Extremely competitive national grant program will consider 70 projects
(June 6, 2017) Today, ArtPlace America announced that Appalachian Artisan Center’s Culture of Recovery Project is one of 70 finalists for the 2017 National Creative Placemaking Fund (NCPF). ArtPlace selected these 70 proposals from 987 applications, making AAC’s project one of just 7% of the projects across the country to make this cut.
ArtPlace’s National Creative Placemaking Fund is a highly competitive national program, receiving 987 applications this year. Investing money in communities across the country in which artists, arts organizations, and arts and culture activity help drive community development change across 10 sectors of community planning and development: agriculture and food; economic development; education and youth; environment and energy; health; housing; immigration; public safety; transportation; or workforce development.
The Appalachian Artisan Center’s proposed Culture of Recovery Project seeks to utilize the arts in the battle against substance abuse in Appalachia.
The drug addiction epidemic, now of concern nationally, began in eastern Kentucky well over a decade ago with unprecedented abuse of prescription pain killers. Out-migration is gutting the local economy, and residents who are in recovery face barriers to employment. This project will marry two cultures of recovery: that of those combatting addiction, and that of those working to reclaim the traditional arts and crafts of the area. This project will begin by incorporating art- and craft-based therapies as part of recovery programs and
link them with apprenticeships and ongoing workforce and small business development opportunities.
“These seventy finalists are extraordinary examples of the ways that artists, arts organizations, and communities are thinking about working together,” said ArtPlace Director of National Grantmaking F. Javier Torres. “We look forward to learning more about all of them, as we visit with them this summer.”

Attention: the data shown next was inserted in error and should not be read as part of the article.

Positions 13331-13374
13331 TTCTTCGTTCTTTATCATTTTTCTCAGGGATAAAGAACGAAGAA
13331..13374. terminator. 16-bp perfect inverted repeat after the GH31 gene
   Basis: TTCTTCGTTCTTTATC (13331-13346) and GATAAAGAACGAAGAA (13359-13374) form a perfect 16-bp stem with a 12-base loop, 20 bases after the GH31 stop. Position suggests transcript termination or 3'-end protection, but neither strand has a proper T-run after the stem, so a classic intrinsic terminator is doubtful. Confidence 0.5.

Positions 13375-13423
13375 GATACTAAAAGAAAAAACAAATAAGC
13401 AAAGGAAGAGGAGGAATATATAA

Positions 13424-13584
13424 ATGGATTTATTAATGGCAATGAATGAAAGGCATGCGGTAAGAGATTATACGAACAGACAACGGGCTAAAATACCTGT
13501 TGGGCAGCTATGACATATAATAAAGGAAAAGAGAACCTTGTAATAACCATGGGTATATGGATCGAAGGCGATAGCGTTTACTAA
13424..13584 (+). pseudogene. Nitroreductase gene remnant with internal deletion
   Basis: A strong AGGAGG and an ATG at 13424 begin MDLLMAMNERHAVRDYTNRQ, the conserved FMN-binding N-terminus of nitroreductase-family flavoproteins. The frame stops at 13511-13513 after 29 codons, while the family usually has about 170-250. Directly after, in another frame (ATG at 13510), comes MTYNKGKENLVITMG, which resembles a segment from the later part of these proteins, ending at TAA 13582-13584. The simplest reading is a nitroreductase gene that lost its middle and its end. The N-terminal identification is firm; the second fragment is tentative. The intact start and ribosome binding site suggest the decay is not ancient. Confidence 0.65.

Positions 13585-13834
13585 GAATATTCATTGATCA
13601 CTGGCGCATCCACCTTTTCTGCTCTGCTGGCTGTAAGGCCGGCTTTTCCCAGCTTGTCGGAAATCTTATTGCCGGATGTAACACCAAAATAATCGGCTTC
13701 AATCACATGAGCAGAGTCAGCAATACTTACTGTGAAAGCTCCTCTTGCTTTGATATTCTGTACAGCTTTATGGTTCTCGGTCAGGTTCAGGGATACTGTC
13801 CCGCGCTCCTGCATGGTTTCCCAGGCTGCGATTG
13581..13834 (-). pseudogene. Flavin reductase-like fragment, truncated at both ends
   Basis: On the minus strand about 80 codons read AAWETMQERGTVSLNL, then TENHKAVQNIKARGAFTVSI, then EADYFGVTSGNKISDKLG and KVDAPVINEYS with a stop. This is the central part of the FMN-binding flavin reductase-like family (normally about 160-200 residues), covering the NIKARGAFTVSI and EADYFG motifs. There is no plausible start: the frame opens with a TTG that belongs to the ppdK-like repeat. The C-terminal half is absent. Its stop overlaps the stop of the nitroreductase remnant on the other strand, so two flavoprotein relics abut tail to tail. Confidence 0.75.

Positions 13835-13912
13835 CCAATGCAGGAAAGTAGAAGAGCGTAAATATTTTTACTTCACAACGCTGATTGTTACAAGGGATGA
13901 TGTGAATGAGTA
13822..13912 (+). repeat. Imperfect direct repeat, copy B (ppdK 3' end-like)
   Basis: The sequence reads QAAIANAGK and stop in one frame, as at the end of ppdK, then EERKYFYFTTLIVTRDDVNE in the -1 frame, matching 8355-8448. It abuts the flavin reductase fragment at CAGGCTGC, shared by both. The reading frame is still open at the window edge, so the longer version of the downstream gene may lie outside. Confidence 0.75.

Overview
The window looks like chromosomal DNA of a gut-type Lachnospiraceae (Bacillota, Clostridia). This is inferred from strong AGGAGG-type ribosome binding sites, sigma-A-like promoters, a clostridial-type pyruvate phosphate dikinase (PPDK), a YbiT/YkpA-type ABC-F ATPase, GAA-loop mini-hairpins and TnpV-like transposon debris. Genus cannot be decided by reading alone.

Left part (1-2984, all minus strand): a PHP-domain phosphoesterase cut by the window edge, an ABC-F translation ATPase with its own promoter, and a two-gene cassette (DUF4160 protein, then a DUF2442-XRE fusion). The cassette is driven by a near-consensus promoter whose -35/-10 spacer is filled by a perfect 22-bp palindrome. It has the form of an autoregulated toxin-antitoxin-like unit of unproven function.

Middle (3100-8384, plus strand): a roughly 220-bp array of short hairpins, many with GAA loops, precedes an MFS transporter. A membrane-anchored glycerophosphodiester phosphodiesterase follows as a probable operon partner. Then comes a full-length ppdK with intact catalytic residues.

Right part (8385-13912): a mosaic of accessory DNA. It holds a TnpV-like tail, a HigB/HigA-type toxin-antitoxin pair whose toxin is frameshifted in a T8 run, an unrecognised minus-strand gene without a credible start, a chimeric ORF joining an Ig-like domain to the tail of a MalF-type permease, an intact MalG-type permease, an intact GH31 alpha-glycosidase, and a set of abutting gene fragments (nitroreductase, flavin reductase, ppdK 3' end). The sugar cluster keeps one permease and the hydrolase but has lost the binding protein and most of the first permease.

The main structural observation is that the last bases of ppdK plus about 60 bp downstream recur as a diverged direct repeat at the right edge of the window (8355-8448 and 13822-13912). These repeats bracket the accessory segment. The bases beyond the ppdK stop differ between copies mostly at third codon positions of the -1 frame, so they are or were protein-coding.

“Each of these projects has proposed something extraordinary and important,” added ArtPlace Executive Director Jamie Bennett. “We would love to be able to invest in all of them, and know that choices ahead of us will be extraordinarily difficult.”
The complete list of the 2017 finalists for ArtPlace’s National Creative Placemaking Fund may be found here.
The Appalachian Artisan Center aims to develop the economy of eastern Kentucky through arts, culture, and heritage.
AAC is dedicated to supporting artists by helping them create and grow successful businesses. The Center provides assistance to artists in many ways including business plan development, training and continuing education opportunities, studio space, and a venue to sell and exhibit their work.
About ArtPlace America
ArtPlace America (ArtPlace) is a ten-year collaboration among 16 partner foundations, along with 8 federal agencies and 6 financial institutions, that works to position arts and culture as a core sector of comprehensive community planning and development in order to help strengthen the social, physical, and economic fabric of communities.
ArtPlace focuses its work on creative placemaking, projects in which art plays an intentional and integrated role in place-based community planning and development. This brings artists, arts organizations, and artistic activity into the suite of placemaking strategies pioneered by Jane Jacobs and her colleagues, who believed that community development must be locally informed, human-centric, and holistic.